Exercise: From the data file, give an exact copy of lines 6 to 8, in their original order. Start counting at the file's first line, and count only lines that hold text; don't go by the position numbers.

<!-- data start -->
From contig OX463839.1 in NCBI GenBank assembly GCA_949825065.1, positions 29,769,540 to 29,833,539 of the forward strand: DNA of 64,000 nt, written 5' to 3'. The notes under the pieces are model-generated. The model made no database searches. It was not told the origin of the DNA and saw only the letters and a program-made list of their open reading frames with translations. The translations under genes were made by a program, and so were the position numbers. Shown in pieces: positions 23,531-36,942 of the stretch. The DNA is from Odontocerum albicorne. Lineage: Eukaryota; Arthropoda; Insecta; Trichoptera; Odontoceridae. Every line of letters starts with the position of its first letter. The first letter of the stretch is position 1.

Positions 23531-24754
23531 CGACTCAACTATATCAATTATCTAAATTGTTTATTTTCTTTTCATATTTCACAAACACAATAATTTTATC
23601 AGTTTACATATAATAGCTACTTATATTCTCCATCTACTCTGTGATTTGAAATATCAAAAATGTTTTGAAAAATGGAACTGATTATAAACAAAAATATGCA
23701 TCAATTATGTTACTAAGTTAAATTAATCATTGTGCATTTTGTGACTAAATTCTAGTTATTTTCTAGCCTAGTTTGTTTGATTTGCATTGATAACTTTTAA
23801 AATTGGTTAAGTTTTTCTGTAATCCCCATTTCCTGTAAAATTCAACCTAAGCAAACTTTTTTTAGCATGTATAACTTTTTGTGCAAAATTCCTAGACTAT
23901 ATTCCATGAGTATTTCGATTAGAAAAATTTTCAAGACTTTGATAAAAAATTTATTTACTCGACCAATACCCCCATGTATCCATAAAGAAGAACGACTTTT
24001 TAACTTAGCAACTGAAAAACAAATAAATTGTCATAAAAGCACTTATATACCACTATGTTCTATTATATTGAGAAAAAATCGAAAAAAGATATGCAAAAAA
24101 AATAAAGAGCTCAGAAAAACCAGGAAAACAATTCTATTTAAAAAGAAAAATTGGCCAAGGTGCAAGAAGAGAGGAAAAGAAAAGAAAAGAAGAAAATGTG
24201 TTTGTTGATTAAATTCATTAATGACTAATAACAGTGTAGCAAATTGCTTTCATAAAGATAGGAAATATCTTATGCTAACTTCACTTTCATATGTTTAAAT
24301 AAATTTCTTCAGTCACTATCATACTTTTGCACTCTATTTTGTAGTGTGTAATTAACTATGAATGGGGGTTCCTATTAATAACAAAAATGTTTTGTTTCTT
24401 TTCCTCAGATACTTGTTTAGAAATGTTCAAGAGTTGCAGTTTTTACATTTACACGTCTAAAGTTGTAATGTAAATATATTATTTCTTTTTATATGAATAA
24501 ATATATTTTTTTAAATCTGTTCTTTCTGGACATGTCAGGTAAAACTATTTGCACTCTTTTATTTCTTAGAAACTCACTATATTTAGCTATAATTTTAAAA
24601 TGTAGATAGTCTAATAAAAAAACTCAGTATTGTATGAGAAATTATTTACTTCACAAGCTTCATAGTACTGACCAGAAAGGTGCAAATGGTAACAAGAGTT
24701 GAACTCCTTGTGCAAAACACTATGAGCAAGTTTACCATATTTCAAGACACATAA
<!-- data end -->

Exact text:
23801 AATTGGTTAAGTTTTTCTGTAATCCCCATTTCCTGTAAAATTCAACCTAAGCAAACTTTTTTTAGCATGTATAACTTTTTGTGCAAAATTCCTAGACTAT
23901 ATTCCATGAGTATTTCGATTAGAAAAATTTTCAAGACTTTGATAAAAAATTTATTTACTCGACCAATACCCCCATGTATCCATAAAGAAGAACGACTTTT
24001 TAACTTAGCAACTGAAAAACAAATAAATTGTCATAAAAGCACTTATATACCACTATGTTCTATTATATTGAGAAAAAATCGAAAAAAGATATGCAAAAAA